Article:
I have a vivid memory of my early teens; it is one of me about 11 years old, looking at a wooden plaque on the wall reading “Mieux vaut une hutte on l’on rit, qu’un chateau on l’on pleure” (French to English translation: It’s better to live in a hut where people laugh than a castle where people cry). Why do I remember it so vividly? Because rather than reading it and thinking “Well, yeah that makes sense “, I actually stood there for about 5 minutes trying to understand the message in between the lines. I replaced the metaphor of the “hut” and “castle” with real life situations. Little did I know that I was teaching myself one of the most important lessons in Management.
I am a BIG FAN of Corporate Culture. I personally think it is the most important element of an organization and when done right it can:
1. Save a company a lot of money
2. Attract and retain the most brilliant talents
3. Exponentially improve productivity
4. Build strong customer loyalty
So why wouldn’t EVERY business be investing heaven and earth on this? Because quite frankly many companies are ran by idiots.
I therefore find it refreshing and I’m quite happy that Marissa Mayer, Yahoo’s new CEO, is proving not to be one them. I have never worked for Yahoo nor am I one of their stockholders. Come to think of it, I can’t remember the last time I went on Yahoo’s website. What’s prompted me to write this post is that since Marissa Mayer joined Yahoo, there’ve been articles after articles on the different steps she’s taken as CEO – and nearly every single one of them has been to revive and redefine Yahoo’s image not vis-a-vis of shareholders but of the employees. Mrs. Mayer is addressing and tackling Yahoo’s biggest problem – employee motivation. Many of her actions might seem trivial, such as her plan to give Yahoo employees an iPhone 5 but I think goes a very long way. The main question is: Will it work or is it too late? Only time will tell but there’s no doubt she’s in the right direction.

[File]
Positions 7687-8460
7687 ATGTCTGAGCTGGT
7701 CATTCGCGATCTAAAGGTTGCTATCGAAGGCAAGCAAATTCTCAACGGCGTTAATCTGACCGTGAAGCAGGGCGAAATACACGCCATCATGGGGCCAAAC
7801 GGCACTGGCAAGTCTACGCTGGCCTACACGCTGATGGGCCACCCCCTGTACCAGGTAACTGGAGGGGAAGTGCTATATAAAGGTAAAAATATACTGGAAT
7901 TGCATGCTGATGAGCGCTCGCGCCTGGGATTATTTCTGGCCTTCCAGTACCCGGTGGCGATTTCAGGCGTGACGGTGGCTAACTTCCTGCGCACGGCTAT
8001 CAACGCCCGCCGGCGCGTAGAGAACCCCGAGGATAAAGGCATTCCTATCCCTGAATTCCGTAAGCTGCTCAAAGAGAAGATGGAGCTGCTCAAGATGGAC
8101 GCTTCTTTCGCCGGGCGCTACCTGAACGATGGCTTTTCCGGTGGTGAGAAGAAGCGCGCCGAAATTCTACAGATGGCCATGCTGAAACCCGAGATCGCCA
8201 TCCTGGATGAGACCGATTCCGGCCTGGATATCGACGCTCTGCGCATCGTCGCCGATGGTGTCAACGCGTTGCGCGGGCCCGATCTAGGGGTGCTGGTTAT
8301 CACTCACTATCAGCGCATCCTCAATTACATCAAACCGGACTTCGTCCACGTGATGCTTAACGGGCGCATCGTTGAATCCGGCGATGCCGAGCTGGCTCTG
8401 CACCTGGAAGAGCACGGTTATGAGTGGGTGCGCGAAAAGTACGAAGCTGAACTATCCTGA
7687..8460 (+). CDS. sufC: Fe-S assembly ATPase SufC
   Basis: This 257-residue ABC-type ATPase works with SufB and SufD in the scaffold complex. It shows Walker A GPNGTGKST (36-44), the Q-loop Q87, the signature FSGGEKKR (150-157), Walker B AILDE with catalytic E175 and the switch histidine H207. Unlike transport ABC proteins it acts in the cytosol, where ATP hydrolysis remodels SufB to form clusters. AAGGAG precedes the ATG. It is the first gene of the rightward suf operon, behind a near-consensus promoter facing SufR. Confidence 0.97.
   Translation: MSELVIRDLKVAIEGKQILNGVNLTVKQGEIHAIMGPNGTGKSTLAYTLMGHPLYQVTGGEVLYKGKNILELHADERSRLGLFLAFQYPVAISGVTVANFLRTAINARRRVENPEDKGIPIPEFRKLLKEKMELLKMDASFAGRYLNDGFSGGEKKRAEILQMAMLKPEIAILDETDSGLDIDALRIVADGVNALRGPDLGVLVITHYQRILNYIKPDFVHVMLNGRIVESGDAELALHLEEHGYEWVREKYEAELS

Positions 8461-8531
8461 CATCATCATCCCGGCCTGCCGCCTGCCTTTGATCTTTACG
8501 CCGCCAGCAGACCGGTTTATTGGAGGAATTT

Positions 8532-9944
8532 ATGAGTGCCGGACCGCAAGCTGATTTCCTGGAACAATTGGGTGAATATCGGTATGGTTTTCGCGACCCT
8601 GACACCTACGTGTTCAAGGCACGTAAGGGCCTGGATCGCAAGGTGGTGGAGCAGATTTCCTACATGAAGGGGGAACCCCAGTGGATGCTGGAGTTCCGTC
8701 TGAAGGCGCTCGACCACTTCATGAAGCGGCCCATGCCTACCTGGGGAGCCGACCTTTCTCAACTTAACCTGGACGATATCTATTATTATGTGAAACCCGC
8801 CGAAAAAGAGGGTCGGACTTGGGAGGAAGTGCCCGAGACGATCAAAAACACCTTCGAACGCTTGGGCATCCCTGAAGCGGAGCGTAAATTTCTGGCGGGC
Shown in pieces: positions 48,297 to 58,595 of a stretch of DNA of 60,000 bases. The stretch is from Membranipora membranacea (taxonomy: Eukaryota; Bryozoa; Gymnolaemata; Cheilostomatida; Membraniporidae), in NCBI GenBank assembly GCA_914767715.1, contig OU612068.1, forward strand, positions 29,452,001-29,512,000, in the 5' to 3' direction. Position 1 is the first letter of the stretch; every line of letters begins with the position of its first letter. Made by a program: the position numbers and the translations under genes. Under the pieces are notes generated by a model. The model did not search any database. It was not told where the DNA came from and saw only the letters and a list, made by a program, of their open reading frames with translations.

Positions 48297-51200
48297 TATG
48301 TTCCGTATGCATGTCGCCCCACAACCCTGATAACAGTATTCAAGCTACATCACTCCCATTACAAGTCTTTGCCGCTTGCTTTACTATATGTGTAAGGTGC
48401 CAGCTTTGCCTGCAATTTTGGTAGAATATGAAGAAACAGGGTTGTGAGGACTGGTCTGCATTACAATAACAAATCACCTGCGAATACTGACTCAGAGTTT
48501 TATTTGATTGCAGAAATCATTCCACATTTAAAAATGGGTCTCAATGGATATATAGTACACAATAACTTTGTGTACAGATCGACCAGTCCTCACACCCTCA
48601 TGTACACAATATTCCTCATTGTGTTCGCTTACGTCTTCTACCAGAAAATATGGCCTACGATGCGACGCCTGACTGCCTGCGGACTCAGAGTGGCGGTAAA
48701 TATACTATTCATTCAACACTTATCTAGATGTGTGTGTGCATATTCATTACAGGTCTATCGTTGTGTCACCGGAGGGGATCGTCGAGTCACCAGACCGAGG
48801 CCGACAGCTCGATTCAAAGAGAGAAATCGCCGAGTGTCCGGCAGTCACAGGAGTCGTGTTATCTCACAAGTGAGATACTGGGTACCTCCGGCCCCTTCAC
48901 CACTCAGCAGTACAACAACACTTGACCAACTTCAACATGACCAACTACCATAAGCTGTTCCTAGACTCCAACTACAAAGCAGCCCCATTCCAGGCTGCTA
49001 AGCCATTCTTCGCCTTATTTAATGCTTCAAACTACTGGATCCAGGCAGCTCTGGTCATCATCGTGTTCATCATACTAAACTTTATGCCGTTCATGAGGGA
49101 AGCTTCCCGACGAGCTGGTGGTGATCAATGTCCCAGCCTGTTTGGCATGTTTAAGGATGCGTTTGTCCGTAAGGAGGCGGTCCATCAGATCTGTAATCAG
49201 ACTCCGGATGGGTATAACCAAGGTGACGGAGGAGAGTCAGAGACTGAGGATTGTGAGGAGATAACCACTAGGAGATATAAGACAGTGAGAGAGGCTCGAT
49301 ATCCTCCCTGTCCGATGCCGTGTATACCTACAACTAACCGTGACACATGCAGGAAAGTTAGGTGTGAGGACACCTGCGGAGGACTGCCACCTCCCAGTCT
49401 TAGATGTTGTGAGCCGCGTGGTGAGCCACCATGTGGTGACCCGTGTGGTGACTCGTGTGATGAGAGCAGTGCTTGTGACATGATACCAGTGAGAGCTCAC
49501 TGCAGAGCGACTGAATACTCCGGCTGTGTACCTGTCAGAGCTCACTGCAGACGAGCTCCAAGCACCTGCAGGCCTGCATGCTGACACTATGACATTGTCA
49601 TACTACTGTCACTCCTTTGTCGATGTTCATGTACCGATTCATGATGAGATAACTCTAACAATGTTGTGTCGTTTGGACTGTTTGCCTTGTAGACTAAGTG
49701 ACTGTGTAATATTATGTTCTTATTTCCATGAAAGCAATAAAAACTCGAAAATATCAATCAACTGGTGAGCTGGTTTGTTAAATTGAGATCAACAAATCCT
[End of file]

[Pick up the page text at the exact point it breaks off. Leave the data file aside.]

Jim Goodnight, the CEO of North Carolina based SAS Institute – the world’s leading business analytics software vendor, is another great example of a leader who understands the value of Corporate Culture. A couple of years ago I watched a 60 minute episode featuring SAS where Mr. Goodnight was shown standing at the gate of the company’s headquarters at the end of the day waiving his employees goodbye. When asked why he did that, Mr. Goodnight confidently replied, “95% of my assets drive out the front gate every evening and it’s my job to bring them back.” What is equally as impressive is that SAS is a multibillion dollar organization but still privately owned and Mr. Goodnight has expressed no interest in taking his company public, despite multiple pleas from Wall Street to which he said, “it’s pressure from Wall Street to please shareholders by delivering rising quarterly earnings that has poisoned the corporate well” – and he couldn’t be more right!
My plea to all of you, future managers and CEOs, is not to underestimate the power of corporate culture and refuse to settle for mediocrity in your management approach. It is possible to create a strong and positive corporate culture within your organizations and be successful.
Your employees are your most important assets and it’s your job to bring them back. There’s nothing wrong treating your people good.